9781433502804‘Tis the season to celebrate the advent of Christ. But it’s also the season of shopping, gifts, commercials, and a culture that tempts consumers that they need and deserve stuff.

In Worldliness (edited by C. J. Mahaney), contributor Dave Harvey gives some practical warnings and advice:

Materialism is fundamentally a focus on and a trust in what we can touch and possess. It describes the unchecked desire for, dependence on, and stockpiling of stuff. In some people it’s more painfully obvious than in others. But it pervades every heart.

Materialism is a far deeper problem than having stuff. It’s an expression of worldliness with incredibly persuasive force . . .

Covetousness is a glutton for stuff. Through covetous attractions and distractions within the heart, our stuff takes on meaning in our lives far beyond what God intends. In fact, the apostle Paul makes the point that covetousness is a form of idol worship (Eph. 5:5; Col. 3:5). Idolatrous cravings maneuver our hearts away from God and affix them to things of this world. Hence the ultimatum from Jesus recorded for us later in Luke:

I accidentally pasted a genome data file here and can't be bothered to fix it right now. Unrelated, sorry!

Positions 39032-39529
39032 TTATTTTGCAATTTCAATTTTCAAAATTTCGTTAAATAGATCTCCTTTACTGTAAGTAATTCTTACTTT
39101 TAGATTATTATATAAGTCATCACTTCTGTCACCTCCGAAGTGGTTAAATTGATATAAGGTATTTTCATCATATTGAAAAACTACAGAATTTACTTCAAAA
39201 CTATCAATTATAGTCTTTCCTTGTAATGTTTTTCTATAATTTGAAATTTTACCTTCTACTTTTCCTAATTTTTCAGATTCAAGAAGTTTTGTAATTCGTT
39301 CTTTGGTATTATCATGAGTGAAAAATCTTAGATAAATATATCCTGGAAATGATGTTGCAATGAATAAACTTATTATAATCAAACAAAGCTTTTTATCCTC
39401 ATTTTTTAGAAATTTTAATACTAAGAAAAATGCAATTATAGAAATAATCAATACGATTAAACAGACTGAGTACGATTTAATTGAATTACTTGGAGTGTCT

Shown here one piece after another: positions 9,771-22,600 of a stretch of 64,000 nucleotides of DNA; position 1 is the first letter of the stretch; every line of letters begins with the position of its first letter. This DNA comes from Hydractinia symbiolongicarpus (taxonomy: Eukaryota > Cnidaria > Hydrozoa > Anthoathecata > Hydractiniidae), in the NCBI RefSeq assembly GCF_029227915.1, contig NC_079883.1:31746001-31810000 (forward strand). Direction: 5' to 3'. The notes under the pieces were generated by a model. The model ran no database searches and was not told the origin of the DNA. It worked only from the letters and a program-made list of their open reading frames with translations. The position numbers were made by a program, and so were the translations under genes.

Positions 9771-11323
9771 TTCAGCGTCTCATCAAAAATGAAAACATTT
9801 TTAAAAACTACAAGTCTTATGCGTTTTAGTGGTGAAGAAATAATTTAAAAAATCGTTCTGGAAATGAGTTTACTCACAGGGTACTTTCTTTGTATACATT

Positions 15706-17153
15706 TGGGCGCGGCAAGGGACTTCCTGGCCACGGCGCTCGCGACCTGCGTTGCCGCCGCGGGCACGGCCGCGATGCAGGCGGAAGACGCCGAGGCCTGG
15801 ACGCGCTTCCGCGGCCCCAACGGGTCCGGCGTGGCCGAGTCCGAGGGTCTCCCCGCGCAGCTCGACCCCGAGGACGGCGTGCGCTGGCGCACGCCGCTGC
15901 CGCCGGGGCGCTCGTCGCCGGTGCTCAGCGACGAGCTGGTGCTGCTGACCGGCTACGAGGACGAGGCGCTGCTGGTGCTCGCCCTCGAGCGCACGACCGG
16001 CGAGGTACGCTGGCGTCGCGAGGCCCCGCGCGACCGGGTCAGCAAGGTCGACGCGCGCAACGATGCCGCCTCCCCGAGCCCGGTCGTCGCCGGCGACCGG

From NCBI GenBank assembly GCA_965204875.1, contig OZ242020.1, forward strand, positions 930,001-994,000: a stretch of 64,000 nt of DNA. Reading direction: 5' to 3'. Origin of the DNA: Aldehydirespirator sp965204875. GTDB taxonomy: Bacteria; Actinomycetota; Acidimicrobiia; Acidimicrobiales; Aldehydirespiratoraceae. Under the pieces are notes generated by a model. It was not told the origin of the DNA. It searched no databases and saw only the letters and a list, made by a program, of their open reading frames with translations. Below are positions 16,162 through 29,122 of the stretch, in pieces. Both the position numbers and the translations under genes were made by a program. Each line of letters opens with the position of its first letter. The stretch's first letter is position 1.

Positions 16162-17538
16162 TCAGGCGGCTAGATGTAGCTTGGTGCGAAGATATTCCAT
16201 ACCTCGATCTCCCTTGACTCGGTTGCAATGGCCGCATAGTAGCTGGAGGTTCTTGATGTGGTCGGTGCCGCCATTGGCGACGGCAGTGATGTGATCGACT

No servant can serve two masters, for either he will hate the one and love the other, or he will be devoted to the one and despise the other. You cannot serve God and money. (Luke 16:13).

Covetousness is choosing earthly trinkets over eternal treasure.

Dave continues to describe the chains that bind our hearts to the world:

  1. My stuff makes me happy
  2. My stuff makes me important
  3. My stuff makes me secure
  4. My stuff makes me rich

Ideas of what your guard against these things should look like:

  1. Consider your true riches
  2. Confess and repent
  3. Express specific gratitude
  4. De-materialize your life
  5. Give generously
  6. Parents: Guard and guide your kids

Check out Worldliness: Resisting the Seduction of a Fallen World to learn more!

December 22, 2009 | Posted in: AAA - BLOG UPDATE,Holidays,Life / Doctrine,Money,The Christian Life | Author: Crossway Staff @ 9:00 am | 0 Comments »